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I would like to know how git-receive-pack works, because I have quite literally no idea what happens with it. Can anyone shed some light on this mystery?

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Have you read 9.6 Git Internals - Transfer Protocols? I ask because the appropriate answer would depend on your understanding of that chapter. –  Johnsyweb May 19 '12 at 3:34
    
No I haven't, sorry, I didn't even realize it was there until after the answer. –  Jeremy Rodi May 19 '12 at 3:59

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up vote 4 down vote accepted

According to the man page:

http://schacon.github.com/git/git-receive-pack.html

This command is usually not invoked directly by the end user. The UI for the protocol is on the git send-pack side, and the program pair is meant to be used to push updates to remote repository. For pull operations, see git-fetch-pack(1).

The command allows for creation and fast-forwarding of sha1 refs (heads/tags) on the remote end (strictly speaking, it is the local end git-receive-pack runs, but to the user who is sitting at the send-pack end, it is updating the remote. Confused?)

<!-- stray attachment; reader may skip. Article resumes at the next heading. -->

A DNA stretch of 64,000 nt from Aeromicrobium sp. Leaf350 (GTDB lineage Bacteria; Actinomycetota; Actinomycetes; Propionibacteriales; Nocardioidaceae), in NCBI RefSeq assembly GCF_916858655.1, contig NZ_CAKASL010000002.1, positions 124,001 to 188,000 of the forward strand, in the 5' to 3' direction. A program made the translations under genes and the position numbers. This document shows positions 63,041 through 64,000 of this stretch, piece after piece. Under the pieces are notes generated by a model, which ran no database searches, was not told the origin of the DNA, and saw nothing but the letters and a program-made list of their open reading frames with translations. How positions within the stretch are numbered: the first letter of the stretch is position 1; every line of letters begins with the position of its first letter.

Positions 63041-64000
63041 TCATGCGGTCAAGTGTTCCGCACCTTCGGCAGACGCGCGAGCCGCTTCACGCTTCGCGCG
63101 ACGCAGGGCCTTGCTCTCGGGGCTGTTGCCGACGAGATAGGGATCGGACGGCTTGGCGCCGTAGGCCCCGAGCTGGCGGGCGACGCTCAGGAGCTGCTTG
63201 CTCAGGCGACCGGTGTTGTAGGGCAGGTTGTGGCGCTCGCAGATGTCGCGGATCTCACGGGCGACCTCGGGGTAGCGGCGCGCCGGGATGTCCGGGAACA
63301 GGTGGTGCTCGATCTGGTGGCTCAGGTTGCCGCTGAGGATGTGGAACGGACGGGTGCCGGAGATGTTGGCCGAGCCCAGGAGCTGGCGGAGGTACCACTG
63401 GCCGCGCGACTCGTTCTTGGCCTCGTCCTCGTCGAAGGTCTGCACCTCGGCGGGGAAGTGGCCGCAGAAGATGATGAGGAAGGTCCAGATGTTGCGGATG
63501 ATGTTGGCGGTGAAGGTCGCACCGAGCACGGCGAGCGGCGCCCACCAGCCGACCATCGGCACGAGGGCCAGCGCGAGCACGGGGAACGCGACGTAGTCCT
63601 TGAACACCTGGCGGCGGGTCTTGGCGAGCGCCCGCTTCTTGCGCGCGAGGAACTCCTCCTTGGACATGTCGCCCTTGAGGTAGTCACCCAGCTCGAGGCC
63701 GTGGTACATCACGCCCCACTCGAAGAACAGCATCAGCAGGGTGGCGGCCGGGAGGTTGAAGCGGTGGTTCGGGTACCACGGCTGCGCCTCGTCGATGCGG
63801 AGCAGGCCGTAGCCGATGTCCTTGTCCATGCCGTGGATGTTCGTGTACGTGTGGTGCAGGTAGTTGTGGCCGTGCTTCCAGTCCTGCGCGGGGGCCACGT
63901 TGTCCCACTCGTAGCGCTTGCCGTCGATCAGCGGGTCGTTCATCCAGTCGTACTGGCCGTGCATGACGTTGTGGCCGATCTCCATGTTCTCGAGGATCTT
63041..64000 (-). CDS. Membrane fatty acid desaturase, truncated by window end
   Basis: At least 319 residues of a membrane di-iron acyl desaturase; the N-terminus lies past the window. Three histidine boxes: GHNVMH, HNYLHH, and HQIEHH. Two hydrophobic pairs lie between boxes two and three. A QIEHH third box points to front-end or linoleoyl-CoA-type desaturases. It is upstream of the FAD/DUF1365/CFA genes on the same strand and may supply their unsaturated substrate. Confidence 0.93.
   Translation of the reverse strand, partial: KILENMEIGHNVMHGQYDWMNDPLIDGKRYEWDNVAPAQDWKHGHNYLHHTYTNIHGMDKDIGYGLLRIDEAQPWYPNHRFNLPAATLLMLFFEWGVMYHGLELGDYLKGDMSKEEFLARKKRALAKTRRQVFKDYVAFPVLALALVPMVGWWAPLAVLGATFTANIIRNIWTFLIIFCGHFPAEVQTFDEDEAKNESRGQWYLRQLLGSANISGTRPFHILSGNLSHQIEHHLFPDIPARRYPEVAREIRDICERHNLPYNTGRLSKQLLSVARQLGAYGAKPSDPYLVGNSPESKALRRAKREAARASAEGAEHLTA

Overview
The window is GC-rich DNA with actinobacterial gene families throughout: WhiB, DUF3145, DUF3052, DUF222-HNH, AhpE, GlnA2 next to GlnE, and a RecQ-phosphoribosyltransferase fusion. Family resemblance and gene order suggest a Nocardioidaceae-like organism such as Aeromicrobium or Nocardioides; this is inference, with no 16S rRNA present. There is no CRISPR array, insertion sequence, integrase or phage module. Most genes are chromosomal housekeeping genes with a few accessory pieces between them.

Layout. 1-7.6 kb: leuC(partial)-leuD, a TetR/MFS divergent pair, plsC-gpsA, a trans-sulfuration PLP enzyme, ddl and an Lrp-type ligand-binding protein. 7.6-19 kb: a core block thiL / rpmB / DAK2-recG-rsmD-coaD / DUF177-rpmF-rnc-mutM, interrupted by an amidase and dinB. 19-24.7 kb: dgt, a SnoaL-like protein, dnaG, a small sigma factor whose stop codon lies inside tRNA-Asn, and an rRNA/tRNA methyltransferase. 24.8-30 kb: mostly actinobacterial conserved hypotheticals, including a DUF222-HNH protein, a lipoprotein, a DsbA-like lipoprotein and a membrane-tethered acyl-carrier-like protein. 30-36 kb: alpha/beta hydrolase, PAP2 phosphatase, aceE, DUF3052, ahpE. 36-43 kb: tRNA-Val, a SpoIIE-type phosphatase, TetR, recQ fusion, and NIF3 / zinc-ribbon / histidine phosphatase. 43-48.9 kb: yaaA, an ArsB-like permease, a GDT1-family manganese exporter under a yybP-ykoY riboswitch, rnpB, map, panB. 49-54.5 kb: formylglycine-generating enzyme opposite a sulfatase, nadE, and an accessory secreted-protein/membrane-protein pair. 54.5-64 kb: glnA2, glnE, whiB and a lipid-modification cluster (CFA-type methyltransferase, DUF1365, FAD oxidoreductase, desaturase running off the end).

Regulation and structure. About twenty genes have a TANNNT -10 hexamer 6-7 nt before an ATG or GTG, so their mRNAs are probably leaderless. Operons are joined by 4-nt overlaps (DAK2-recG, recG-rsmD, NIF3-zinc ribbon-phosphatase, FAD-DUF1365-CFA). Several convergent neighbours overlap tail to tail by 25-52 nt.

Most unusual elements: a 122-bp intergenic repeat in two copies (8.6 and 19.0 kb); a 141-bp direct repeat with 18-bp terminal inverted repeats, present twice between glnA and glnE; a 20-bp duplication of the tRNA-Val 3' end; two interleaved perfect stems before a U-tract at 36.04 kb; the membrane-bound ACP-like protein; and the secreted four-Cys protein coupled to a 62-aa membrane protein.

Even the person writing the man page thinks it's confusing, so don't blame yourself it you don't understand it!

Basically, this is part of the code that receives commits on the remote server that were packed up and sent by send-pack on your local machine when you do a git push.

It's not important to understand the specifics behind it -- as the docs say, it's not a command you should ever actually type.

If you're really deeply interested in how it works internally, a couple of good places to start might be:

The Wikipedia Page on Git (Software), The Git Website itself, or The free book, Pro Git

Or, you can always go look the 'c' code up for that command in the source code right here on github.

http://git-scm.com/

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"Basically, this is part of the code that packs up code changes and commits on your machine and sends them off to where ever you are pushing code to when you do a git push." This is incorrect. receive-pack is what receives those packs. send-pack is what packs them up :) –  bdonlan May 19 '12 at 3:37
    
Ah - thanks! That's actually what I was thinking but I typed things wrong... I've tried to correct that in the answer. –  Kevin Bedell May 19 '12 at 3:44
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Thanks man, the book had what I was looking for. (stack overflow seems to be having some issues in chromium so it took me a bit to reply and such). –  Jeremy Rodi May 19 '12 at 3:55
    
Glad to help! Good luck! –  Kevin Bedell May 19 '12 at 3:59

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